Acetic acid bacteria will take the alcohol produced by wild yeasts transform it into acetic acid.
Yes. That’s what makes raspberry vinegar what it is!
This 2nd stage of fermentation will take about 3-5x longer than the first. After about 3-4 weeks have passed, you’ll notice a tangy aroma wafting up from your jar. This is a good sign! But you don’t want to bottle your vinegar up too soon, just in case wild yeasts are still at work, releasing carbon dioxide.
Step 9: Test Your Vinegar and Store in a Dark Place
I recommend leaving your raspberry juice until you no longer smell a light, alcohol-like aroma and the vinegar tastes very sharp.
To test and see if it’s ready for bottling, go ahead and seal about 1/2 cup of vinegar up in a small mason jar with a tight fitting lid. Leave in on your kitchen counter for 4-5 days and then break the seal.
If there was no release of carbon dioxide (recognized by a puff of air) when you loosen the lid, it’s ready to be bottled or jarred and stored in a dark place.
Best Storage Containers for Raspberry Vinegar
Once your vinegar has finished fermenting, I like to transfer it to a storage container that’s easy to handle and pour from. Here’s a list of my favorites.
- glass wine bottle
- swing top bottle
- glass jug (for storing large batches)
- wide mouth mason jar with a plastic lid
I don’t recommend using canning lids and bands for storing homemade fruit vinegar in mason jars. The acetic acid will slowly corrode the white, food grade underside of the lid and rust the tin.
And if vinegar ever drips down to the threads of your jar (like when you pour it out), the acetic acid will rust your canning band when you fasten it down.
How to Store Homemade Raspberry Vinegar
Unlike some folks think, traditionally fermented fruit vinegar (or in this case, raspberry vinegar) doesn’t need to be heated or pasteurized to be shelf stable. The acetic acid naturally preserves it at room temperature, so all you have to do is bottle your vinegar and store it in a dark place, or at least out of a direct sunlight.
I also prefer to store my vinegar in a cool place, to keep the acetic acid from mellowing out as quickly. A pantry shelf or cold room is a wonderful place to keep it.
How Long Does Raspberry Vinegar Last?
If stored in an airtight container in a semi cool place, raspberry vinegar will last 12+ months. Over time, the acetic acid will mellow out and eventually, it will lose strength and go mellow. For this reason, most folks like to use it up in a year’s time.
What is raspberry vinegar make of?
Traditionally fermented raspberry vinegar is made from fresh or frozen raspberries and water. The berries naturally contain the wild yeasts needed for the first phase of fermentation, and the bacteria responsible for the 2nd phase exist all around us in nature and in our homes!
Are yellow raspberries suitable for making vinegar?
I’ve never tried it, but I’m sure yellow raspberries would create a delicious vinegar as well, as they also would have the sugar content necessary for the fermenting process.
Can I make raspberry vinegar with frozen raspberries?
Yes, absolutely! Thaw the berries ahead of time and then fill your half gallon mason jar (or whatever size you prefer to use), being sure to leave 3-4 inches of open space at the top. Follow the same directions I give in this tutorial.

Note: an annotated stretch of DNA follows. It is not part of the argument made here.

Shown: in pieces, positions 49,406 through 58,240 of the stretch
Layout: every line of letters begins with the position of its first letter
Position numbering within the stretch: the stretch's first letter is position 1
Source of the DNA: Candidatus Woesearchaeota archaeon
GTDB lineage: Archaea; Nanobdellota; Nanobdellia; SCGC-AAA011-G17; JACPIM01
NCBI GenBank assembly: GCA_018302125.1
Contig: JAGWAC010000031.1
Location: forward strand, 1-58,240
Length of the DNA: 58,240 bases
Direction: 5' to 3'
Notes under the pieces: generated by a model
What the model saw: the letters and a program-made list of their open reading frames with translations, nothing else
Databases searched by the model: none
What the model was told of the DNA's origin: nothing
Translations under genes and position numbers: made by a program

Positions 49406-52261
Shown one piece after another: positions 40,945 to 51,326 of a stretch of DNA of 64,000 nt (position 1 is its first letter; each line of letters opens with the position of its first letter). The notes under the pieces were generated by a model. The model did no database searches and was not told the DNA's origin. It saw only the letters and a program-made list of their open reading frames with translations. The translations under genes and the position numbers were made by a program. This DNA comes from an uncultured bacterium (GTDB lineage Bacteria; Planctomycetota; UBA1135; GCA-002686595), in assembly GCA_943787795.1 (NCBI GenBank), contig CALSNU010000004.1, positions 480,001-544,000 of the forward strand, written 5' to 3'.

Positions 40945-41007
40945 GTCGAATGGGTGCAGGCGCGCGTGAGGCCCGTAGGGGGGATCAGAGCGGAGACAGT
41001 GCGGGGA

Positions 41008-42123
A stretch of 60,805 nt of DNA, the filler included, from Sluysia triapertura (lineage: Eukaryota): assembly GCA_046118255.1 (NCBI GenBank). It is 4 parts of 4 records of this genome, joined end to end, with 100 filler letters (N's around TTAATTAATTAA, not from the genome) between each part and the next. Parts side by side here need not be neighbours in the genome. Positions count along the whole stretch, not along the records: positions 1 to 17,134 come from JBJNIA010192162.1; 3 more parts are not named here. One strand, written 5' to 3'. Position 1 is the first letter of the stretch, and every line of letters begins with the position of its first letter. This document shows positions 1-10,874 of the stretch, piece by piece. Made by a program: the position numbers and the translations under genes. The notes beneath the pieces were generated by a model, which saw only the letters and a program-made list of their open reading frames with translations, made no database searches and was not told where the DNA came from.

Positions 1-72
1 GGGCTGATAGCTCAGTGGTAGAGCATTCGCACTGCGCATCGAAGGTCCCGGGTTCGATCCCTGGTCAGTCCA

Does fermented raspberry vinegar develop a mother?
Unlike apple cider vinegar, raspberry may or may not develop a mother culture. Unless you create a very strong vinegar by adding sugar to the raspberry juice, you probably won’t end up with a mother culture of the surface of your ferment.
Do I need to add sugar to my fermenting raspberry vinegar?
You do not. But you can! If it seems like the fermenting process is moving very slowly, you can add 1 tablespoon of honey or sugar to the juice. Stir it in and wait a few more days. With the extra food, wild yeasts should increase in action.
How can I increase the acidic flavor in my raspberry vinegar?
If you want very strong vinegar, there are two things you can do to increase the acetic acid content. The first? You can send the liquid through not just one, but several different batches of raspberries! After your first infusion, pour the red juice over a second batch of fruit and later, even a third. This will raise the sugar content and intensify the raspberry flavor.
And the other option? You can add 1-2 tablespoons of sugar or honey to your raspberry juice after you’ve strained the berries out. This gives the yeast opportunity to create more alcohol, which then means you’ll have higher acetic acid levels in your finished raspberry vinegar.
Raspberry Vinegar Recipe Options
There are many different delicious recipes you can create with old fashioned raspberry vinegar! In my digital book, I have an entire section dedicated to fruit vinegar recipes that will draw out the natural flavor of homemade fruit vinegars. You can check it out HERE. Just to wet your appetite, here are some wonderful options for using raspberry vinegar in the kitchen.
- raspberry vinaigrette
- homemade raspberry mayonnaise
- raspberry vinegar dressing
- raspberry haymakers punch
- raspberry marinade for red meat
- garlic infused raspberry vinegar
Homemade Raspberry Vinegar Recipe
- 1 half gallon jar (2 litres)
- 4 quart bowl
- cotton straining cloth
- cloth cover
- rubber band
- 4 pounds ripe raspberries (1814g)
- 6 cups water
- Place ripe raspberries in a half gallon jar, filling to the shoulder.
- Cover berries with water, filling also to the jar's shoulder.
- Pop a lid into place and either place the jar on a plate and push to the back of the kitchen counter or place in fridge for the infusion process.
- If left on the kitchen counter, break the seal daily for 6-10 days. Refrigerated? Just let it sit for 6-10 days.
- When the juice is bright red, line a bowl with a cotton cloth.
- Pour the jar's contents into the bowl and knot the 4 corners of the cloth together.
- Hang where juices can drip into the bowl below and leave for about 1 hour.
- Rinse infusing jar and pour raspberry juice back into it.
- Cover the mouth with fabric, paper towel or a coffee filter and fasten down with a rubber band to keep fruit flies out.
- Leave it to ferment for 21-28 days.
- Test for a finish by sealing up some of the vinegar in a small jar with a tight fitting lid. Leave out at room temp for 3-4 days and break the seal. If no puff of air was released, it's ready to be bottled and stored.
- Bottle in a jar with a plastic lid or a jug or bottle with a cork or plastic lid.
- Store in a dark place for up to 1 year.